There are too many people in this world that go through life depressed and alone because people refuse to educate themselves about the science behind mental illness. Sometimes knowledge scares people, because if they understand that a mental illness is just that - an illness - that means it is a real thing that can afflict even them without any warning.
I get angry at these people but I also feel sorry for them, because they are so clearly scared of something they refuse to understand.
Meghan Markle has shined a light on mental illness and suicide and some people want it to stay in the dark. Let's not keep it hidden away. Be proud that you are surviving your mental illness, reach out for help, and if no one will help you do what Meghan did and shut out those people who are making things worse and find ones that can support you.
You are just as important as Meghan Markle, the celebrity who became a princess, even if you don't think you are. Your mental health and physical wellbeing are important, if not to you, to somebody else in the world. You deserve to be treated like a human being who is suffering from an illness and needs support, not like an attention-seeking hypochondriac who doesn't understand the importance of a healthy lifestyle.
I've gone through enough to know that when someone suggests that you change your diet or exercise more or take vitamins instead of following a conventional treatment plan, they have no clue what they're talking about and they want to put the focus back on them and what they're doing right in their lives. These people are narcissists and although they may care about you, they care more about proving their point than helping you feel better. They will not be there for you unless they choose to educate themselves. If you are with someone who refuses to learn about your illness or listen to your feelings or hug you when you are picturing something horrific happening to yourself, they are not capable of understanding that mental illness is biological and that you need medical intervention. Find someone who does understand or who at least is open to educating themselves.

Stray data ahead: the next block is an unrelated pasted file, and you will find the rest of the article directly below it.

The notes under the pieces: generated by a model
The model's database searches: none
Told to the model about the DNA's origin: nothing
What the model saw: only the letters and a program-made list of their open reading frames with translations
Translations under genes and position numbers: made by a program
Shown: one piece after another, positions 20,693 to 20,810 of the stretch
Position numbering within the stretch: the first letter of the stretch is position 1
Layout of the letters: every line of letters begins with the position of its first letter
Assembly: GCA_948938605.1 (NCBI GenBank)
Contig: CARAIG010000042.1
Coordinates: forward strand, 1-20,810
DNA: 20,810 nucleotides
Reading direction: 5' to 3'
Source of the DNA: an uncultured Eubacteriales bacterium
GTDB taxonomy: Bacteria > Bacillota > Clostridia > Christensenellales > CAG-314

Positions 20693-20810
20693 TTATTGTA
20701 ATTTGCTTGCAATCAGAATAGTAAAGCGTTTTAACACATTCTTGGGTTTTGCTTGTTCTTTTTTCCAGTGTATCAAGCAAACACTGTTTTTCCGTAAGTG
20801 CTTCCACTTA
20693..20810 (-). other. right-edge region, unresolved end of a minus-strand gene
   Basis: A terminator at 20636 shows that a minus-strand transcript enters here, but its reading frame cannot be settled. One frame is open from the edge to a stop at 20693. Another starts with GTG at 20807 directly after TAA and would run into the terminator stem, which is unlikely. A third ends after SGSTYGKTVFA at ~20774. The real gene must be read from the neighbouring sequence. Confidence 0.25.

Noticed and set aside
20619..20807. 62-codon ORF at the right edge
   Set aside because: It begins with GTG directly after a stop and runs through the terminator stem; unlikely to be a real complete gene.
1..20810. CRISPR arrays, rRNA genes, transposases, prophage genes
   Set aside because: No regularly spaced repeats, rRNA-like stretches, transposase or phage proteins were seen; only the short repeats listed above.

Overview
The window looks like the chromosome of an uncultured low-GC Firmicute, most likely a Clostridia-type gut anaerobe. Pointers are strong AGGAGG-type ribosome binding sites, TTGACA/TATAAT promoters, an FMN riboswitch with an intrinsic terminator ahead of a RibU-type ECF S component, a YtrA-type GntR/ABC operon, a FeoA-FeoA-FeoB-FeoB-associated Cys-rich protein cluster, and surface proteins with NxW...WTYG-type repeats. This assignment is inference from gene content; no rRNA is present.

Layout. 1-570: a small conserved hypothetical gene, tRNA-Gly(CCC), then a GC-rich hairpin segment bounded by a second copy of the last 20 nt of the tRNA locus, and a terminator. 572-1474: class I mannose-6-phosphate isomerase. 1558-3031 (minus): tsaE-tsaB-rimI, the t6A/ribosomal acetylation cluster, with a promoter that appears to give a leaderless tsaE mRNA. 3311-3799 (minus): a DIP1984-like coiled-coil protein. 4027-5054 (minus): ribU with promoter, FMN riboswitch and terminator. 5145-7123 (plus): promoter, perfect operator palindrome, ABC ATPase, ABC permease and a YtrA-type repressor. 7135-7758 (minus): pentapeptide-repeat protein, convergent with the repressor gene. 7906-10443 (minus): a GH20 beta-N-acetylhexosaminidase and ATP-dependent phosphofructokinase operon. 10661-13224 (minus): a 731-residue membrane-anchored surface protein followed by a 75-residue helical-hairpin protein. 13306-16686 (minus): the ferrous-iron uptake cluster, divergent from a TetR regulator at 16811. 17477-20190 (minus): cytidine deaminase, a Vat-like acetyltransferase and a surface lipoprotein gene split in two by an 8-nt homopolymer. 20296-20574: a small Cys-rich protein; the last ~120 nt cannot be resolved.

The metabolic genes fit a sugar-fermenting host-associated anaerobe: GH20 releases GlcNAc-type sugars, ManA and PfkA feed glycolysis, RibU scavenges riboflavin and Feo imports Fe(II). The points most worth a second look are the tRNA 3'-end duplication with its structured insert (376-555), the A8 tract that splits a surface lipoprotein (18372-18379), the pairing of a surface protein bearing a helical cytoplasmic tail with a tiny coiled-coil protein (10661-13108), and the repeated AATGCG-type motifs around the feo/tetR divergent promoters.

Do not be afraid to reach out to others who can help you or who might understand. There are groups on Facebook that are full of people dealing with the same issues who support each other, there are support groups that meet virtually and (hopefully sometime in the near future) in-person. Below is a list of resources to use when you feel like no one is listening to you. Please use them.
Meghan Markle wasn't able to get help and she was an actual real-life princess. Your status doesn't matter. You are important and deserve help, and there are some people who just refuse to believe or validate you. Get away from those people. Find support elsewhere and seek medical attention. If you're suicidal reach out to a hotline or go to the ER even if there are people who think you are being dramatic. You're not. You're sick. There are people who care.
Depression and Bipolar Support Alliance
For referrals to treatment facilities, support groups, and community-based organizations you can call the Substance Abuse and Mental Health Services Administration: 1-800-662-HELP (4357)
For emotional support for and from teens, you can call Teen Line at:
Or text TEEN to:
839863 between 6pm and 9pm PST.
If you're feeling suicidal reach out to the National Suicide Prevention Lifeline at: